As a therapist, I’d like to think that I have these awesome skills and techniques that make people better.
But, according to lots and lots of studies from really smart people, the specific type of therapeutic technique that is used doesn’t really matter.
What does matter is the quality of the therapeutic relationship.
Basically, what that means is, “Do you like your therapist?” and “Do you trust your therapist?”
When Trust Is A Trigger
If you’re an abuse survivors, trusting someone can be incredibly difficult. Here’s why…
Since you’re an abuse survivor, you were probably taken through something called the grooming process.
The grooming process is when your offender did nice things to you and for you in order to increase your level of trust in them. They wanted you to trust them so that your defenses would be lowered and they would be able to have some sort of power over you.
But when that trust was then betrayed, and you ended up scared and hurt, there was this little switch that went off in your head that said, “This happened because I let my guard down. This happened because I trusted them.”
Fast forward to today, and you’re sitting in an office with your counselor. You’ve spent the last 4 months talking with him every week, slowly warming up to him as you talk about things that are more and more personal.
He gently, but intentionally, is encouraging you to trust him by asking you to expose more of your story so that he can help you.
But there’s this resounding alarm in your head going off that says, “WARNING! WARNING! The last time you trusted, you got burned. Don’t trust this guy either.”
This warning alarm is very normal. It goes off when you feel like you’re being groomed again.
The problem is, sometimes the grooming alarm goes off when there is no real danger.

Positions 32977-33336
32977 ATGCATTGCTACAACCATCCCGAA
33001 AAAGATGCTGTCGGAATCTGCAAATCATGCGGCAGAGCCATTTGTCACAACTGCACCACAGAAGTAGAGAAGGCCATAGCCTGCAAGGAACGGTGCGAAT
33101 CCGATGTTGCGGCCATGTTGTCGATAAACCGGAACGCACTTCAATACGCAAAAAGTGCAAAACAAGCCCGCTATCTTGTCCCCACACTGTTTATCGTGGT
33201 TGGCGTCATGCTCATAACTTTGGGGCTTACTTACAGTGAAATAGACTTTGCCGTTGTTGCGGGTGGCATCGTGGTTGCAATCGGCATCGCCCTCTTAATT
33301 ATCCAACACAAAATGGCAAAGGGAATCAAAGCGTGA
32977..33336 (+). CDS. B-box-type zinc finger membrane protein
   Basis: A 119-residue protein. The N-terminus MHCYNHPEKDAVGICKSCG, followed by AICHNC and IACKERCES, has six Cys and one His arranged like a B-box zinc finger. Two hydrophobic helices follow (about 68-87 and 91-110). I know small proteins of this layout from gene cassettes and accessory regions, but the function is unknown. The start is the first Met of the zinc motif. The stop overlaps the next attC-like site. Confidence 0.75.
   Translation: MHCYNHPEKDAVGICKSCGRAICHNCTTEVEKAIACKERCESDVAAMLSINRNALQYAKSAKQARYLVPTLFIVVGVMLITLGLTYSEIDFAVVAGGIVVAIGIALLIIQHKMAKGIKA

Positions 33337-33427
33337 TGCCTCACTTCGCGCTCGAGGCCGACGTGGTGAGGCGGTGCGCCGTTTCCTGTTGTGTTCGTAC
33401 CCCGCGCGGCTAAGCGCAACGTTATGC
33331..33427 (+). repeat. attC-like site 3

Trusting and grooming are not the same thing.
Trust Is Not The Enemy
Learning to trust your counselor is one of the essential steps in recovery.
Practicing sitting in that uncomfortable place with him… risking being hurt again… battling all of the warning alarms in your head… all of these are the foundational aspects of truly recovering as an abuse survivor.
When you experience someone genuinely caring for you, not to get something from you for their own personal satisfaction, but because you are valuable and worthy of being cared for… when you move through that experience… it starts to challenge the deeply engrained beliefs about yourself and the world around you.
And once you find out what it feels like to trust your counselor, you’ll be able to apply those same skills to the relationship with your husband or wife, with your co-workers and friends, with your family and with your Creator.
Trust is now a re-learned skill.
You knew how to do it once by instinct. Now you do it by choice.
The image used in this post had this caption under it:
“I bought a house a few years ago. It had been recently painted and this word was scratched on one door. It was a time when I needed to trust as things were going very badly.”
Sometimes, the messages we need the most show up in the strangest places.